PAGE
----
Language Manifesto podcast

We’re all very busy. There isn’t always time to sit and read the latest book or article but we do want to keep up with the latest thinking. I find there’s usually some time to listen. In the car, in the gym, even a quick podcast between meetings.

And that’s why I was really pleased when Mark Reed-Edwards invited me back to his podcast. It was great fun to have a deeper conversation about the Language Manifesto and what I’ve learnt over the last 20 years.

So next time you’ve got 21 minutes and 43 seconds to spare tune in and listen to us chatting about language, culture and making customers happy.

Here’s the full transcript of our chat…

Mark: Ben Afia, welcome back to Confessions of a Marketer, great to have you here.
Ben: Thanks for having me again Mark.
Mark: Well you’ve got a new piece out there that caught my eye, the language manifesto. Can you tell me about that?
Ben: Absolutely. Well the language manifesto really comes from a couple of decades of working with big brands, large corporations and looking at what’s happening with the language in those organizations. And the thing that I noticed really is that quite often language is good when it’s in marketing, when it’s in brand, if it’s advertising and that sort of thing. But it’s often not so good when it’s within the culture, within the organization, internal communications and sometimes it’s quite bad in customer service as well.
Ben: So there seems to be a lot of effort going into the language in marketing to customers, but not elsewhere and especially not with the people who are talking to customers day-to-day. So the manifesto really came out of a frustration I suppose, that trying to work out, well why is that connection not happening? And my feeling quite strongly is that if you can link up the language within the organization with what’s going on to your customers, to your audiences outside the organization, then you have a much more coherent brand, you have a much more coherent message. The left hand is saying what the right hand’s saying and that builds trust.
Mark: And you have some examples of phrases that, oh man, we all hear every day that you say reveal a lot about an organization, things like your call is important to us and so forth. Why do you think companies rely on these kinds of pat phrases when we all know they’re kind of vacuous?
Ben: Yeah. It’s interesting isn’t it, because when you see these words as a customer, one of the examples is, this oversight is being taken very seriously and has been brought to the attention of senior managers. How much faith … how much faith do you have in that being brought to the attention of senior managers? Not a lot. So it really is about trust and I think what’s going on is … so language is tribal. Language is about who’s in, who’s in the tribe and who’s out. And within organizations, we tend to do what other people are doing because we need to belong to the tribe.
Ben: And it takes quite a lot of courage and confidence to step out of the norm, the norm of what’s expected of you and to do something different. So I think people just do the best job they can with the information they have available and they do what they think is being asked of them. And I think the thing that leadership are missing in organizations very much is that they can be challenging that language and steering it in a different direction in order to get a different result.
Mark: So you say that language and culture are related and I guess what you were just saying was kind of distilling that. Can you drill down into that a little bit more, the connection of language and culture?
Ben: Yeah, absolutely. Well, I suppose this is the heart of it really. It’s that we use language to express our vision, our strategy as leaders. We lead and engage people using language. We manage people and we connect with people using language, so language really is in everything within an organization. It’s in your strategy, it’s in your performance contracts, it’s in your marketing, it’s in your terms and conditions. So words are everywhere and words articulate your thoughts and your behavior.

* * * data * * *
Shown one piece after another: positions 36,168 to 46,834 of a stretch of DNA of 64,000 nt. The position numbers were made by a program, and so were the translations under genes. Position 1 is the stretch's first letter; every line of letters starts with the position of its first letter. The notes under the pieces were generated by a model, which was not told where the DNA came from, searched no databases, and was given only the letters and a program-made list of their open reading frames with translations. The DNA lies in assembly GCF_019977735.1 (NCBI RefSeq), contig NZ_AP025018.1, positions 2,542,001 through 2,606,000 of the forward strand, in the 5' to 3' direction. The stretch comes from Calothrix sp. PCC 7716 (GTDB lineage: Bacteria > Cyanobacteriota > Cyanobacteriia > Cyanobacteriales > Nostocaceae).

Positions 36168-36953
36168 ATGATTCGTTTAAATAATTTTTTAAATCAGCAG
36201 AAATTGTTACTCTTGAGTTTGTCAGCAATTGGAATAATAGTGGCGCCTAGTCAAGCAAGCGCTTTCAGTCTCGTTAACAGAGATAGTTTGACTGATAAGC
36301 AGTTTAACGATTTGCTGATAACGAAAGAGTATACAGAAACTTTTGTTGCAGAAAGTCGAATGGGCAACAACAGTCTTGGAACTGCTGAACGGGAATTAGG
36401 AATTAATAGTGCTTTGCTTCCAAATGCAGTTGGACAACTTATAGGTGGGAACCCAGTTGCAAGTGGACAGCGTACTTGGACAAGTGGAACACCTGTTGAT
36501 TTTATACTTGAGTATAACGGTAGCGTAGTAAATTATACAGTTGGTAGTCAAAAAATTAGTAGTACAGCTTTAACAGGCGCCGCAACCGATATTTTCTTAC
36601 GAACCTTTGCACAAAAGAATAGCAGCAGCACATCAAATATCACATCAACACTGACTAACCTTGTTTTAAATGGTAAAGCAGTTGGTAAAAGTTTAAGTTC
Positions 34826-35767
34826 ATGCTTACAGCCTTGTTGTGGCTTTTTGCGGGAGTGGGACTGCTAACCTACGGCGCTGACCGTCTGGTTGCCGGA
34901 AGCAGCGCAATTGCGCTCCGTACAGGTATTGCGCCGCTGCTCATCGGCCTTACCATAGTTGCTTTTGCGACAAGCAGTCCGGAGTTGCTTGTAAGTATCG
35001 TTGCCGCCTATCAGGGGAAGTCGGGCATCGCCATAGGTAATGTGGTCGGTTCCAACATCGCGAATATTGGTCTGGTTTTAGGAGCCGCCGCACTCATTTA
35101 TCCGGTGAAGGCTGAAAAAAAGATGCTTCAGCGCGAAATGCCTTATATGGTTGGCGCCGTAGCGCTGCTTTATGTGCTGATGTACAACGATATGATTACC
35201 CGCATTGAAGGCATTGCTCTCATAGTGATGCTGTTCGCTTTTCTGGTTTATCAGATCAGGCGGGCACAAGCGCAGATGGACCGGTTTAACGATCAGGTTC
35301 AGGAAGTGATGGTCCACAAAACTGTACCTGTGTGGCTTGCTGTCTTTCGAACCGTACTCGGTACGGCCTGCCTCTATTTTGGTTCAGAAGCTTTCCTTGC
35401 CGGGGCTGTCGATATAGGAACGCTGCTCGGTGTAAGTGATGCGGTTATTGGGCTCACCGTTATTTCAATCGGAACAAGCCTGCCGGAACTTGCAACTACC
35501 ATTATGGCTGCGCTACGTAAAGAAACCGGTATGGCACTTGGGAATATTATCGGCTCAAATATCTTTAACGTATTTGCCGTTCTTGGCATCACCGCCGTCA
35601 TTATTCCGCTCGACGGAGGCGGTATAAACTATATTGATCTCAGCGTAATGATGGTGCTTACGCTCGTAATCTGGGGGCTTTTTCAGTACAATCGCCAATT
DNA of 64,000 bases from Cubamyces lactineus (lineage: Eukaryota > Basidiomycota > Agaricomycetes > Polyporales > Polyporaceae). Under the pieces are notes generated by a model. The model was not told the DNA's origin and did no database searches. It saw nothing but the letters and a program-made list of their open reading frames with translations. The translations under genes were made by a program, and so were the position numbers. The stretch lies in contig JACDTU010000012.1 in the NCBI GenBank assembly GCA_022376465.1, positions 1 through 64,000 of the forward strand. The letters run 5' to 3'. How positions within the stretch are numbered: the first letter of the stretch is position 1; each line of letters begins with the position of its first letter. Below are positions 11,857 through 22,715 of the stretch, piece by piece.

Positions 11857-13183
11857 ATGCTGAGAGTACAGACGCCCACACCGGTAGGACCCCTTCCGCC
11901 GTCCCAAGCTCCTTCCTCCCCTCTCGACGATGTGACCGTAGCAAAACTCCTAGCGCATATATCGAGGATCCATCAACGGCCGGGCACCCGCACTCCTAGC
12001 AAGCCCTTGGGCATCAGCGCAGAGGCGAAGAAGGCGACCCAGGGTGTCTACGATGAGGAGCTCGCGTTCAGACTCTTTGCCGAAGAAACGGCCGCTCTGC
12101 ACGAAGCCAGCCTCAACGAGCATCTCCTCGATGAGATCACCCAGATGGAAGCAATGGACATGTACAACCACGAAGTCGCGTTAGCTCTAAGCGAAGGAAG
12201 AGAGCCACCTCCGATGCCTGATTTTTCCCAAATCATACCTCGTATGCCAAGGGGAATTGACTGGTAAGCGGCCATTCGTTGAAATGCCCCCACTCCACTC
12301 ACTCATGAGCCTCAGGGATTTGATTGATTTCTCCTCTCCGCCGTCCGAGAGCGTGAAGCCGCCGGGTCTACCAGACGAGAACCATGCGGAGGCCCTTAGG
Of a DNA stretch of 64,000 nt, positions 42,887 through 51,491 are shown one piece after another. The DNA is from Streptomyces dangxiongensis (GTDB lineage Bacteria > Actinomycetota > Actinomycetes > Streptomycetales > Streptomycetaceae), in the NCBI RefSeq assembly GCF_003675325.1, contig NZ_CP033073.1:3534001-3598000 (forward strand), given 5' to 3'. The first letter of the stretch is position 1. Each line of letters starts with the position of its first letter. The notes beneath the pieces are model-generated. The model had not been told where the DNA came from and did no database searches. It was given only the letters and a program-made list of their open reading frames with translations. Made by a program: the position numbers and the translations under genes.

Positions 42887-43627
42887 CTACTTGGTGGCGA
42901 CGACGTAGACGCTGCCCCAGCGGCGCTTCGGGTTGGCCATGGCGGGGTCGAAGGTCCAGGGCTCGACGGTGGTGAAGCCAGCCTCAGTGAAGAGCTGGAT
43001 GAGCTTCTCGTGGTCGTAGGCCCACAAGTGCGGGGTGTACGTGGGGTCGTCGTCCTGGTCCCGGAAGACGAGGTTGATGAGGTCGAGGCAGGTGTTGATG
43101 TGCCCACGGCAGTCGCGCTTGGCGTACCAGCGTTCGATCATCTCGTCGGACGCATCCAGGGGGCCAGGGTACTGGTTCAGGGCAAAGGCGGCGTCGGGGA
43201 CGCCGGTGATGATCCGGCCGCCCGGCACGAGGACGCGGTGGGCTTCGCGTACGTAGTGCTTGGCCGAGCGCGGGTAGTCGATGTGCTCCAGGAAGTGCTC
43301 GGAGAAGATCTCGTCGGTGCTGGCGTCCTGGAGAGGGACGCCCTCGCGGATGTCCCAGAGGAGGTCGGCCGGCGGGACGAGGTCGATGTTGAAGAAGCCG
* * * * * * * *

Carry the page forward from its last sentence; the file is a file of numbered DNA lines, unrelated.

Ben: The language gives away what you really believe about your customers and about your staff. And I think that people are just not really aware of it. They’re not quite conscious of the fact that the words they’re using give those … gives away that truth. And so when the language is harsh or less than human, that’s a message that you probably don’t want to be giving to your customers or to your employees, but it almost happens by accident. And I’m asking people to be a bit more thoughtful about how the language they use reflects their culture.
Mark: Yeah. And your call is important to us, isn’t jargon. It isn’t … like in the hi-tech world, words that just don’t mean anything. It just is kind of empty. It just … hear it over and over again and it ends up meaning very little because if your call was important to us, you’d pick up the phone, right?
Ben: Absolutely, yeah. It’s a really interesting point because what happens when we hear and see forms of words that we’ve seen time and again is, we don’t really take them in. The human brain is tuned to look for newness, things that are fresh. And if we see those forms of words that are familiar, we just tune them out. We don’t take the message. So they actually don’t make good communication.
Mark: Yeah. So I do a lot of writing in my daily life and I work with a lot of people who aren’t writers. And sometimes they’ll say to me, why does it really matter? People understand what I’m saying. So I guess my question to you is, why does the way we speak, the way we write, really matter?
Ben: Well I think one way to look at this would be to think about the benefits of focusing on language in an organization and the key to it is about trust and connection. So for employees in an organization, quite often people have a professional facade, they use language, they speak and they write in a way that they think is expected of them. But when you focus on language and you give people a different way to use it, a different tone of voice perhaps, you give people the agency to be more expressive of themselves and to be more themselves, more human at work. And when you give that permission to people, that helps them to look after your customers better and helps them to engage with people around the organization better. And there’s another benefit that comes from that, which is that those people then are going to be more engaged and more energized and more willing to cooperate, to work together.